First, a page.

Behind the Barbed Wire of Manzanar: Guayule and the Search for Natural Rubber 

Famed photographer Ansel Adams visited Manzanar in 1943; most of these images of the camp (above) are from his trip. Library of Congress, Prints & Photographs Division, FSA/OWI Collection.

Few Americans gave much thought to rubber—the nation’s largest agricultural import—before Japan attacked Pearl Harbor on December 7, 1941. That complacency changed immediately, especially as the Japanese military gained control of much of the Pacific and Southeast Asia—and also the plantations, warehouses, and ships that supplied the world with rubber. With the fall of Singapore in February 1942 the United States and its allies lost access to over 95% of their supply—a supply crucial to the war effort.

In the meantime a quieter emergency had surfaced. American leaders believed Japanese Americans posed a threat to the war effort, and local authorities soon forced many of them to register with the police. Many also had financial assets frozen. In the same month that Singapore fell, President Franklin Delano Roosevelt signed Executive Order 9066, which sent more than 110,000 Japanese Americans to assembly centers, detention camps, and “relocation centers” across the West. Families had only a week or two to comply and soon found themselves crowded into hastily constructed barracks, with only a suitcase full of their personal belongings.

The United States excelled in using rubber—consuming almost 60% of existing rubber supplies. Almost all natural rubber came from Hevea brasiliensis, a tree native to South American rainforests, but by the 1930s mostly grown on plantations in Southeast Asia, in areas under British, Dutch, or French control. Synthetic rubber existed—Nazi Germany and the Soviet Union had made progress using industrial alcohol, coal tar, or petroleum by-products as feedstocks—but the United States lagged far behind in the synthetic-rubber stakes.

Suddenly, after years of quibbling, patent disputes, and political delays, hundreds of millions of dollars poured into the search for a synthetic alternative to natural rubber, which was used in everything from waterproof clothing to tires to electrical insulators. But synthetic rubber has its limitations. It lacks the elasticity and tensile strength of natural rubber, and its feedstocks were needed for other military and industrial operations. Thus, many turned to the American soil for a domestic and botanical solution to the rubber crisis. Hopes centered on guayule (Parthenium argentatum Gray), a small, woody, drought-resistant shrub resembling sagebrush, native to the elevated deserts of northern Mexico and a small corner of southwestern Texas. Guayule produces a good quantity of latex but had never become a significant commercial product. In the crisis of war could it become an American source of rubber?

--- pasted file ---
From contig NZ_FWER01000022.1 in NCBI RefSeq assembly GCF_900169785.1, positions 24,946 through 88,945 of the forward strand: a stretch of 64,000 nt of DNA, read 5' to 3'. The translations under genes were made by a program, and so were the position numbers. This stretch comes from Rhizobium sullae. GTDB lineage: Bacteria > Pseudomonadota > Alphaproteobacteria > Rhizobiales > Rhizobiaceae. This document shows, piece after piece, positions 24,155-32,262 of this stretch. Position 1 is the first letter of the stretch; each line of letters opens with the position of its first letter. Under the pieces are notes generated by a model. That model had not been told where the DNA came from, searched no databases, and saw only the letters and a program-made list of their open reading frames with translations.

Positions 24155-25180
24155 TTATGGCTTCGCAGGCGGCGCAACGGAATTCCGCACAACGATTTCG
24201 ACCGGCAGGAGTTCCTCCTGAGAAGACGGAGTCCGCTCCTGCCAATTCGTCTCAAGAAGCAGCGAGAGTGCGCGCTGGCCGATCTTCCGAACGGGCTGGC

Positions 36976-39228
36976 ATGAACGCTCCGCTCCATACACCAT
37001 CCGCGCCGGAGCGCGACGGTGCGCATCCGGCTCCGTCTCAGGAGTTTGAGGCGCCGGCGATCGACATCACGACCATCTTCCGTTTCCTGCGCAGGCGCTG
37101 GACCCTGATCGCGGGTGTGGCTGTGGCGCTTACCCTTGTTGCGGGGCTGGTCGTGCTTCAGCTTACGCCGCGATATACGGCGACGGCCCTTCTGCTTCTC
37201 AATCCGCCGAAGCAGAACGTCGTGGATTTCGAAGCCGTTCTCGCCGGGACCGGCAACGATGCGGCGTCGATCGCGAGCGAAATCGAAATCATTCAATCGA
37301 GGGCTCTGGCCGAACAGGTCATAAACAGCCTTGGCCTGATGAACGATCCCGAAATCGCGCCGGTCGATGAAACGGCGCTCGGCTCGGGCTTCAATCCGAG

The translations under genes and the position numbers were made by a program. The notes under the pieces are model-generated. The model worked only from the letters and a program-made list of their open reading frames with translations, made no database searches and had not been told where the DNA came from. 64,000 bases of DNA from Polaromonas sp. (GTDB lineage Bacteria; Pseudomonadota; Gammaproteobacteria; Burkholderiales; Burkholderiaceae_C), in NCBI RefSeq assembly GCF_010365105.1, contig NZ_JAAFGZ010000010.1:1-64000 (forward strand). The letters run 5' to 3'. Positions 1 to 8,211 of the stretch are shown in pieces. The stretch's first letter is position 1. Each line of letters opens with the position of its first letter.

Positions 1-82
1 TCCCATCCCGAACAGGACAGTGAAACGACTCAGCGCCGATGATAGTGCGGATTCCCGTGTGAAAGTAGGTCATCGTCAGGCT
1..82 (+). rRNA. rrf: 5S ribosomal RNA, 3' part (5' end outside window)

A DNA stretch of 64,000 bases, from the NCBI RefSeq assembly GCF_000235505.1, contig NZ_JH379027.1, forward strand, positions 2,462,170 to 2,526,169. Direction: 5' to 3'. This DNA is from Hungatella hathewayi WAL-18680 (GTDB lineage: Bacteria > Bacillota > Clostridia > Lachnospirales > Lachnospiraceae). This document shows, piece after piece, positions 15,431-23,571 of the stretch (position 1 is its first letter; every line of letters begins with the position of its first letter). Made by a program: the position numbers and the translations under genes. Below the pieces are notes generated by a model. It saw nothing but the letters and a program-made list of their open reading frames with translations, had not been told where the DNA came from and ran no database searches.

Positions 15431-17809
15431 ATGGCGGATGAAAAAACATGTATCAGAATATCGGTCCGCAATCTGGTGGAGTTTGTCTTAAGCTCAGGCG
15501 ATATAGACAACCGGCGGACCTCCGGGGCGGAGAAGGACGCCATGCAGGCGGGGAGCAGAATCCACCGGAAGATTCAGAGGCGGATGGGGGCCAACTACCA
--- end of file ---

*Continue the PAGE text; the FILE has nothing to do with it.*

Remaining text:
The hunt for domestic natural sources of rubber began in earnest in March 1942. In its scale, urgency, and interdisciplinary scope the Emergency Rubber Project (ERP) emerged as the Manhattan Project of the plant sciences. Based in Salinas, California, the ERP collected about 1,000 American agricultural chemists, plant physiologists, geneticists, agronomists, entomologists, foresters, and agricultural engineers to solve America’s rubber emergency.

At Manzanar, the Japanese American internment camp located in the windy and dusty valley below Mount Whitney, these threads of war and dislocation came together in a small, precarious effort to create a new source of rubber.

Finding a Source, Proving Patriotism

Robert A. Emerson, an expert on photosynthesis, as well as a Quaker, pacifist, and social democrat, is at the center of much of this story. Based at the California Institute of Technology, Emerson was convinced that the internment policy was “an organized effort to reduce the Japanese to slavery.” The internees included many skilled chemists, botanists, plant physiologists, and nurserymen, and Emerson came to believe that science—specifically, producing rubber from guayule—would demonstrate that many of the Japanese Americans were “more than willing” to serve their country and contribute to the nation’s defense.

Emerson began his efforts in April 1942 just as most of the “evacuees,” as the War Relocation Authority euphemistically described them, settled into their barracks at Manzanar. He first had to persuade government officials to permit rubber research to take place at the camps, and then he had to convince Jap­a­nese American scientists and nurserymen to join the project. Significantly, he enticed his former graduate student Shimpe Nishimura to stay in the United States and eventually take over leadership of the Manzanar research.